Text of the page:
Protesters regrouped at the beginning of Abdel Khaliq Tharwat Street from the Ramses Street side. What followed was a series of skirmishes between the demonstrators and CSF soldiers supported by pro-military civilians. Rocks and fireworks were used until the CSF began firing multiple teargas canisters and birdshot, which dispersed the protesters, who ran towards Al-Galaa Street.
Mostafa Mahmoud protest – Mohandessin
Another protest organised by the Revolutionary Front was also dispersed earlier in Mohandessin’s Mostafa Mahmoud Square.
Mahmoud, a 6 April Youth Movement member who witnessed the dispersal, said that protesters had gathered peacefully in front of Mostafa Mahmoud mosque planning to march to Tahrir Square, however were “attacked by APCs which fired teargas and birdshot.”
The protest was dispersed and protesters ran to side streets of Ahmed Abdel Aziz Street. They later regrouped and marched across 6th October Bridge to join the other protest outside the Press Syndicate.
However, the march willingly dispersed itself after news that security forces would attack them over the bridge, prompting them to take the bridge’s Zamalek exit and march onward in smaller groups towards the Press Syndicate. Moments later, APCs stormed 6th October Bridge heading towards downtown, followed by groups of soldiers, but never met up with the protesters.
Student protests – Old Cairo, Gezira
Students Against the Coup (SAC) meanwhile called on students to gather in Amr Ibn Al-Aas mosque and lead a protest to a “surprise” destination. Daily News Egypt arrived at the mosque before the prayer and there were no sign of security forces near the mosque. At midday prayer, police sirens sounded outside the mosque, with police forces arresting anyone suspected of being a protester as they exited after prayer. The group then announced that the protest had been called off due to the intense security presence in front of the mosque.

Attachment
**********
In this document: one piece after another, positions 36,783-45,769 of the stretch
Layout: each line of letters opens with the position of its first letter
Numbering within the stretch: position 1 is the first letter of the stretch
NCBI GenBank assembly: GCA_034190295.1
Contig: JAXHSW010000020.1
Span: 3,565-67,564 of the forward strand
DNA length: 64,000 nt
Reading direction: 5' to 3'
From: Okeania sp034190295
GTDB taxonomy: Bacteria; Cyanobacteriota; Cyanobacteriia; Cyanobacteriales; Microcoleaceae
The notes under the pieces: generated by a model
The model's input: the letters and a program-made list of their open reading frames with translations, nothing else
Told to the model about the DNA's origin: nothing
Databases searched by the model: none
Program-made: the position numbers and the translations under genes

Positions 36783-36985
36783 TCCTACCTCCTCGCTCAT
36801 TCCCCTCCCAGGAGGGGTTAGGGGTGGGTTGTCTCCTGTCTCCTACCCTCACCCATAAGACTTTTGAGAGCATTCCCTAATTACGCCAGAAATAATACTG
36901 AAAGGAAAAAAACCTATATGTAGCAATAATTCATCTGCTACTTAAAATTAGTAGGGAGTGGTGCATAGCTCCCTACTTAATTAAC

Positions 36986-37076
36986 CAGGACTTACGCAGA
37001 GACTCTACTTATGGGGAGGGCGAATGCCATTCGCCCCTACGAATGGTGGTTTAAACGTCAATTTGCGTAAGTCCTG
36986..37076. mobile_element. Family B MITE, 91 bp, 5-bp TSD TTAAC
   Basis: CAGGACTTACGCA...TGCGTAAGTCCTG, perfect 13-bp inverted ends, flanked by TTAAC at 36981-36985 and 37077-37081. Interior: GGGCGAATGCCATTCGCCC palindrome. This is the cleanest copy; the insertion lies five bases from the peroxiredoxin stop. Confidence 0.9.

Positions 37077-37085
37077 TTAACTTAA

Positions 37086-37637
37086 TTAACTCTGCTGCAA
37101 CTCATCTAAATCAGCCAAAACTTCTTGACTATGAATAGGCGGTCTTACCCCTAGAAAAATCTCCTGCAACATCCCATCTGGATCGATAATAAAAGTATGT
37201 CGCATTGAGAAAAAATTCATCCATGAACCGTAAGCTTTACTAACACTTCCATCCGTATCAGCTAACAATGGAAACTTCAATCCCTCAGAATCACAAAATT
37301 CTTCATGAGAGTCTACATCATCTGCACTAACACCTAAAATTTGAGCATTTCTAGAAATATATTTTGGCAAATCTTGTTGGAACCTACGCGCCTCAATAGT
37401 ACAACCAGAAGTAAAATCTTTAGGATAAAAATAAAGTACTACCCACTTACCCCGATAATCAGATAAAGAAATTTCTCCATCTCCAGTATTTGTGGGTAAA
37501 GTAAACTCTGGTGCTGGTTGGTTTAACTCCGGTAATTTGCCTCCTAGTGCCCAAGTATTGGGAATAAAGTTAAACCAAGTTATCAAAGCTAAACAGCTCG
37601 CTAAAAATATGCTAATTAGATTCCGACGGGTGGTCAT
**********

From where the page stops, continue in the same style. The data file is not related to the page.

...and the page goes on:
Another protest organised by the group was slated to be held in front of the Opera metro station on Gezira Island, but the outside of the station was filled with supporters of General Al-Sisi.
Despite this, the student group announced “the success” of what they called “the first phase of their plan” and that they would next proceed with their “escalation plan”. The group then called on their supporters to join the protesters downtown.
Anti-government protests also clashed with security forces in Maadi, Alf-Maskan, and Nasser City. The number of deaths and arrests has not been confirmed as of the time of print.
Roots of a revolution
On 25 January, 2011, millions of Egyptians protested in a number of governorates against the 30 year dictatorship of former president Hosni Mubarak. The largest protests gathered in city squares: Tahrir in Cairo, Al-Arbaein in Suez and Al-Qaed Ibrahim in Alexandria.
The protests, which called for “bread, freedom and social justice” and the downfall of the Mubarak regime, were largely fueled by public outrage over the death of torture victim Khalid Said by security forces, the forgery of the 2010 parliamentary elections, the Al-Qidisen church bombing, along with the soaring prices of commodities. Following 18 days of demonstrations, Mubarak stepped down as president on 11 February, 2011.